"That played a crucial factor of me being very fed up with the whole gambling industry. It's very tiring on your emotional level," Eastgate said. "I decided I didn't want to go to Las Vegas and play the main event. ... Being on a downswing, I didn't want to go to Las Vegas and be in a gambling-related environment, especially when I was losing a lot."
"I could have stuck to my endorsement deal and I would have freerolled the tournaments I played," Eastgate continued. "But I was also a degenerate gambler, otherwise you cannot [lose] $2.2 million in sports betting. So, I was putting a stop to that by quitting the whole industry and poker. I was also tired of my mood being so dependent on how I did in the gambling world, including at the poker tables."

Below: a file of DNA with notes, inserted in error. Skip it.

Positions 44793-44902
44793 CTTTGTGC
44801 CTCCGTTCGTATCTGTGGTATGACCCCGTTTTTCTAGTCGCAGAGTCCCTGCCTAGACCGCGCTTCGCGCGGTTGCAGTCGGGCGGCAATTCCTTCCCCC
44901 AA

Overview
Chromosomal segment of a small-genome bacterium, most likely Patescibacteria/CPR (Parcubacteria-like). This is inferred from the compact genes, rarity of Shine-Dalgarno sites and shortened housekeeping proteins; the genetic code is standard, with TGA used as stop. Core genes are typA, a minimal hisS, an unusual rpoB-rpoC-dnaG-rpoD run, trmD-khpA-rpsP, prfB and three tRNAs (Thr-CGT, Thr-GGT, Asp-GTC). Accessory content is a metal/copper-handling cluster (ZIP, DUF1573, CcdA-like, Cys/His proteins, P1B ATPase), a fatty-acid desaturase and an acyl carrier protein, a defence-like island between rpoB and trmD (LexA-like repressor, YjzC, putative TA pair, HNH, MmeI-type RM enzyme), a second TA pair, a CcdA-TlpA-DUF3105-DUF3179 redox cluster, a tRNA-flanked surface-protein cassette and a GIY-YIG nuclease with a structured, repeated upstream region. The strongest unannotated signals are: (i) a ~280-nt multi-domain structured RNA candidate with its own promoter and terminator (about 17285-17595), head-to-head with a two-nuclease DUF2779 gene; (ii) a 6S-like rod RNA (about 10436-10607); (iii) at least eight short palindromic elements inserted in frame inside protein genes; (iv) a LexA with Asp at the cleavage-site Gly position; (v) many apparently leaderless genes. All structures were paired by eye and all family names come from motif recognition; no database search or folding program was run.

In addition to losing millions in sports betting, Eastgate was also having his difficulties in high-stakes online cash games.
"Although I was doing very well in live tournaments, I was playing in the highest-stakes games online and losing," Eastgate admitted. "I had no game selection and I was clearly losing to players who were much better than me, and they knew it. The game always filled very quickly as I sat down at the tables."
"I could have stuck to my endorsement deal and I would have freerolled the tournaments I played. But I was also a degenerate gambler, otherwise you cannot [lose] $2.2 million in sports betting. So, I was putting a stop to that by quitting the whole industry and poker. I was also tired of my mood being so dependent on how I did in the gambling world, including at the poker tables." Peter Eastgate